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Supreme Court of Florida.

STATE of Florida, Appellant, v. Faunce Levon PEARCE, Appellee.

No. SC07-201.

    Decided: November 13, 2008

Bill McCollum, Attorney General, Tallahassee, FL, and Scott A. Browne, Assistant Attorney General, Tampa, FL, for Appellant. Bill Jennings, Capital Collateral Regional Counsel, and Richard E. Kiley and James Viggiano, Jr., CCRC Staff Attorneys, Middle Region, Tampa, FL, for Appellee.

This case is before the Court on appeal from an order granting a motion to vacate a conviction of first-degree murder and a sentence of death under Florida Rule of Criminal Procedure 3.851.   Because the order concerns postconviction relief from a capital conviction for which a sentence of death was imposed, this Court has jurisdiction of the appeal under article V, section 3(b)(1), Florida Constitution.   For the reasons expressed below, we affirm the trial court's order granting the defendant a new penalty phase but reverse that portion of the order granting him a new trial based on ineffective assistance of counsel.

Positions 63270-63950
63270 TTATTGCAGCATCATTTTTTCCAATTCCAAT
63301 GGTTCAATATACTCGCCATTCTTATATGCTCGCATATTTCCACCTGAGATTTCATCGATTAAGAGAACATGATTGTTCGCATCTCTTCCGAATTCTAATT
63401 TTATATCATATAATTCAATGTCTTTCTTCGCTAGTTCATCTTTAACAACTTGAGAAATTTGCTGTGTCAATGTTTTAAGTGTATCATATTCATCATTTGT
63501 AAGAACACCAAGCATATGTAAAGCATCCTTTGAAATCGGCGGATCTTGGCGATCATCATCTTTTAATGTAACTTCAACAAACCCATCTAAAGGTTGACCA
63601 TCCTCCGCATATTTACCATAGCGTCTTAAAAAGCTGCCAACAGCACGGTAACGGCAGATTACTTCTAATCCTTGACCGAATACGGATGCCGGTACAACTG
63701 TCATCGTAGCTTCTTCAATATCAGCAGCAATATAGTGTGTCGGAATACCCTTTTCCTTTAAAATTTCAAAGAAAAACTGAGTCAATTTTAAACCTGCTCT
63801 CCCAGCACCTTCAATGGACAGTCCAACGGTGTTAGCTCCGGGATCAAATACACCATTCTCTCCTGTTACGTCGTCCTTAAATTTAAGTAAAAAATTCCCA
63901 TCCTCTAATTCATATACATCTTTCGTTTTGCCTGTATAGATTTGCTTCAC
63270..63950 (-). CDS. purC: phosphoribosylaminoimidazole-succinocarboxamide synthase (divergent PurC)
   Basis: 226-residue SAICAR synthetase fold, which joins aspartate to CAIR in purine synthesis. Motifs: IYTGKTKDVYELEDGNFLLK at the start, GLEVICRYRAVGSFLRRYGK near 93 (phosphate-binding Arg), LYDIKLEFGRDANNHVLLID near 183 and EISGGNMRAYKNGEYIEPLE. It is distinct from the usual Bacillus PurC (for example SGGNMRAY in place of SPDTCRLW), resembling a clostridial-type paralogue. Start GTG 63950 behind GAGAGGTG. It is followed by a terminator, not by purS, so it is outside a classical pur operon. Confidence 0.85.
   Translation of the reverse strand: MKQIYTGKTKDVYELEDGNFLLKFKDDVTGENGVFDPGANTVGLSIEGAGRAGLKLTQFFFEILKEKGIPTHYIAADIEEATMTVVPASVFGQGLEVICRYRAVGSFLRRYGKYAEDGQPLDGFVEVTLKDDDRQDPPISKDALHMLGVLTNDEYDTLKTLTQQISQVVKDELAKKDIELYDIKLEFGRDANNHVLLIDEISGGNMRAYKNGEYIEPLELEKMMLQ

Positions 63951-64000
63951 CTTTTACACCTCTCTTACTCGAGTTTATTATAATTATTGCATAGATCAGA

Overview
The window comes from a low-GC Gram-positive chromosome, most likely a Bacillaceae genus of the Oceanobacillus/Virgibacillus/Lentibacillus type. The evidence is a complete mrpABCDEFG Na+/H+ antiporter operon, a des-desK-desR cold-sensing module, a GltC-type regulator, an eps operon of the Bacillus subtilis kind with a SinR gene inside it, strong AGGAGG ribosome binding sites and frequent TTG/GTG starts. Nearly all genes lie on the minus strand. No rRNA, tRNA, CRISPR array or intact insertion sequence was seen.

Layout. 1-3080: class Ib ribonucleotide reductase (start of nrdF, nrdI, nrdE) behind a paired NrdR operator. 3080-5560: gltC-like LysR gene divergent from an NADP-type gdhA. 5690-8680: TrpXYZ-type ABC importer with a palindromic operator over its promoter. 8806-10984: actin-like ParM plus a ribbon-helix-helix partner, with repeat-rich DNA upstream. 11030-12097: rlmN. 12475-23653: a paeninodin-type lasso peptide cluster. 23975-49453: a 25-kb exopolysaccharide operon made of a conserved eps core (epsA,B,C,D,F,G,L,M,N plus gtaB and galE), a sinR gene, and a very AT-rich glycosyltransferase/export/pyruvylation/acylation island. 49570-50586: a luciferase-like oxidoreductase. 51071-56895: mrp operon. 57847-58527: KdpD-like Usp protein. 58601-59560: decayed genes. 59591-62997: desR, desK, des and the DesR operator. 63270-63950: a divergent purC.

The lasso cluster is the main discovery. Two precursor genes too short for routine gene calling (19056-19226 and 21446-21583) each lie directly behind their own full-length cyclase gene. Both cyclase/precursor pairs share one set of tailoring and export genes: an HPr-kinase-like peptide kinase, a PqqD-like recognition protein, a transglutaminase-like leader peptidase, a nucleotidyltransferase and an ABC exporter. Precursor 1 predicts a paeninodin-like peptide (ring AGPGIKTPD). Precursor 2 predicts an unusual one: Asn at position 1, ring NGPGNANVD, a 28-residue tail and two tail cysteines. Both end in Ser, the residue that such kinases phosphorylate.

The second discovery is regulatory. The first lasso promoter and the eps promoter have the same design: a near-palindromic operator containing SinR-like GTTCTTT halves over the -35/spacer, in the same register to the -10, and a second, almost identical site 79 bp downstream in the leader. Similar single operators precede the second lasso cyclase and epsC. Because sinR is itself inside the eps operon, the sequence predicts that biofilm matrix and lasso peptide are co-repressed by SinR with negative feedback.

Faunce Levon Pearce was convicted of first-degree murder with a firearm and attempted second-degree murder with a firearm.   Pearce was sentenced to death.   This Court affirmed the convictions and death sentence on direct appeal.   See Pearce v. State, 880 So.2d 561, 577 (Fla.2004).1  The following is a summary of the facts that were revealed at Pearce's trial.   See id. at 565-67.   On the evening of September 13, 1999, Faunce Levon Pearce visited Bryon Loucks at Loucks's home.   Pearce was looking for Loucks's teenage stepson, Ken Shook, in order to obtain LSD (lysergic acid diethylamide) geltabs.   After finding a source for the geltabs, Tanja Barcomb, Pearce gave Robert Crawford, Stephen Tuttle, and Amanda Havner $1200 to obtain a book of 1000 geltabs.   At that time, Pearce indicated that they should not return without either the money or the drugs.   Soon thereafter, Shook, Tuttle, Crawford, and Havner went to Barcomb's house.   Once there, Barcomb indicated that she, her boyfriend, and Havner would get the drugs from a supplier while the three boys remained behind.   However, after arriving at an apartment complex, Barcomb told Havner to stay in the car.   Barcomb and her boyfriend entered a friend's apartment.   While in the apartment, the boyfriend hid the money in his shoe and punched himself in the face.   After returning to the car, Barcomb and her boyfriend told Havner that their drug supplier stole the money.   Shook, Tuttle, Crawford, and Havner were forced to return to Loucks's business without the money or the drugs.